From Back Alley to the Border is the first book-length examination of abortion in the American West and Mexico before Roe v. Wade (1973), focusing primarily on California between the 1920s and 1960s. In addition to detailing the “cat-and-mouse game” that played out between abortion providers and law enforcement during the era of criminalization, Gutierrez-Romine documents women’s persistent efforts to terminate unwanted pregnancies (193). With her book, Gutierrez-Romine demonstrates the instrumental role abortion providers played in the gradual process of legalization in California, the state that led the nation in abortion decriminalization. Amid recent attacks on abortion rights, Alicia Gutierrez-Romine’s From Back Alley to the Border is a necessary addition to the historiography of abortion law in the United States.

Organized chronologically and featuring the rise and fall of the Pacific Coast Abortion Ring (PCAR) in the 1930s, Gutierrez-Romine’s book builds a narrative of abortion providers as more than simply “criminal abortionists.” As Gutierrez-Romine details, law enforcement in the early twentieth century focused primarily on abortion-related deaths and prosecuted non-physician abortionists. While involved in the industry for profit, these abortionists provided essential services to women in need, including those who could not afford the services of private physicians—who, as chapter 2 illustrates, were more likely to escape prosecution due to their status as medical professionals. Chapters 3 and 4 explore the exception to this general rule, showing how black and women physicians faced both professional and legal troubles in their efforts to provide abortions. Chapter 5 details the rise of PCAR, an impressive coastwide “abortion mill” that provided safe abortions to hundreds, maybe even thousands, in California, Washington, and Oregon. Gutierrez-Romine asserts that PCAR’s ability to provide safe abortions forced a shift in the criminalization and prosecution of abortion in California. Since there were no fatalities, prosecutors could no longer rely on gruesome descriptions of botched abortions to indict and convict providers. Instead, law enforcement increased surveillance, gathered evidence, and compelled women who survived their abortions to testify in court. As chapters 6 and 7 detail, the prosecution of PCAR led to a harsh crackdown on abortionists in California and on physicians providing therapeutic abortions in hospitals. To avoid U.S. law enforcement, providers created a lucrative abortion industry in Tijuana, Mexico.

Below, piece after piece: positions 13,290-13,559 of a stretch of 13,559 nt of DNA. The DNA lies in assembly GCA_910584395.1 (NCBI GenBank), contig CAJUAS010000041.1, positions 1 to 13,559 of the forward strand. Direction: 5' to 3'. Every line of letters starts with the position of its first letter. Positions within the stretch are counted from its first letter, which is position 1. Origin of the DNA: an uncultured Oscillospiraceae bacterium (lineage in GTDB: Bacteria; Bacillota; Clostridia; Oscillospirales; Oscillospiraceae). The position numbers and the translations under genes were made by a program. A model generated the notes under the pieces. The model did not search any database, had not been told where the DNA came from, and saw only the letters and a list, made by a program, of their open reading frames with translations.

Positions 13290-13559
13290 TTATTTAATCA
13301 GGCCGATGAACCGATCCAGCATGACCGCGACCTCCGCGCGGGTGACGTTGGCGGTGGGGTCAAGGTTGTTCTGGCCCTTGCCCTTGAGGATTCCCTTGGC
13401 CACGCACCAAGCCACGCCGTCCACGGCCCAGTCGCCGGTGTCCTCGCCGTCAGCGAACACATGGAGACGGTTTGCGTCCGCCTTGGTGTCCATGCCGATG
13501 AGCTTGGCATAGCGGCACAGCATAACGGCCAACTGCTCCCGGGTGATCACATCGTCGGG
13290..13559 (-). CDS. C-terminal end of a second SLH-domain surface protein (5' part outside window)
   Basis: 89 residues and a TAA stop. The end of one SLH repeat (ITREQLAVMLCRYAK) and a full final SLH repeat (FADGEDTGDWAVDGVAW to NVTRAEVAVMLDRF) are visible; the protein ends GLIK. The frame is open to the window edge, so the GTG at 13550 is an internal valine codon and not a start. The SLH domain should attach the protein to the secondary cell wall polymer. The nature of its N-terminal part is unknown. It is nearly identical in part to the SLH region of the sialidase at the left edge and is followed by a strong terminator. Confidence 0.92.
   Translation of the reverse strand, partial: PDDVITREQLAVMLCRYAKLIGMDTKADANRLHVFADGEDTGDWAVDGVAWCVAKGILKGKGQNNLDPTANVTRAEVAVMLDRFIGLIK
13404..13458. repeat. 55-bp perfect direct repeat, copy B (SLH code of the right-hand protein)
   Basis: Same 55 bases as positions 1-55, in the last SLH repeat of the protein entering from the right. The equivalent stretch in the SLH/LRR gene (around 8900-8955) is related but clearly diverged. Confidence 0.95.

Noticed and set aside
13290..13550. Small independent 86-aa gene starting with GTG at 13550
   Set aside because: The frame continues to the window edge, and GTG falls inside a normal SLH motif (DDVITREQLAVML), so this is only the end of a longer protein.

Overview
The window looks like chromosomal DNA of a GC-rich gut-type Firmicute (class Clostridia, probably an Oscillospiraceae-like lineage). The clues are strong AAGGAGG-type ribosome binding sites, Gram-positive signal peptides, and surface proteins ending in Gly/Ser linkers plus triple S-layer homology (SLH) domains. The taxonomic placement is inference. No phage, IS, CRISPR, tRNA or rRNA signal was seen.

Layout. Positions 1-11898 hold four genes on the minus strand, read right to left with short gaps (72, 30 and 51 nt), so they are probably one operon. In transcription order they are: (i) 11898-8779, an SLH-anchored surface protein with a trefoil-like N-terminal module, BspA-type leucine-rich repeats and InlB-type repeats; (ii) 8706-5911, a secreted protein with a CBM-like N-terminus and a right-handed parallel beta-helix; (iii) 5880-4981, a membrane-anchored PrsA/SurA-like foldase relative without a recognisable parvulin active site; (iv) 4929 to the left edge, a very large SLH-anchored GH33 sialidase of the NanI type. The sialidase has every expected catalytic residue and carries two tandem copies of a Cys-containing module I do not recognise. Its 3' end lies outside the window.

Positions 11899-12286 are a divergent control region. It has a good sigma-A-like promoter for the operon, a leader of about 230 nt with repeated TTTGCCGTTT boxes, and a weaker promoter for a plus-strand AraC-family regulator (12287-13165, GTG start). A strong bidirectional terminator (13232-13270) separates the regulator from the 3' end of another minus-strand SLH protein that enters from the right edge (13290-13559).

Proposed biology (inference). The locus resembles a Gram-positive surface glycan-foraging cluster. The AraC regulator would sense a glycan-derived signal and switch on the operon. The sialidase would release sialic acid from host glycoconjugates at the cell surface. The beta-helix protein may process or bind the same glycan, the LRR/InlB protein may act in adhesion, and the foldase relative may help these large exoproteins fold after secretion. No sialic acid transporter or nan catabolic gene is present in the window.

While Gutierrez-Romine’s book focuses primarily on the experiences of white women and white abortion providers, it offers a compelling racial analysis. Her chapter on black physicians provides important insights into early twentieth-century discourses of reproduction and racial uplift, and documents how black physicians provided abortions to women across racial and class lines. Additionally, Gutierrez-Romine’s history of the rise of an American abortion industry in Mexico explores the racialization of borderland spaces and how anti-Mexican discourse shaped the history of abortion legalization in California. While abortion on demand was not legal in Mexico, providers created a market for California women in border towns like Tijuana, where patients and practitioners evaded prosecution by California officials. As Gutierrez-Romine demonstrates, California physicians and abortion advocates drew on stereotypes of the border as a lawless place of vice to assert that the state needed to decriminalize abortion. “Tijuana abortions” were cast as especially dangerous, and physicians successfully argued that the state’s law forced desperate women into life-threatening situations (2).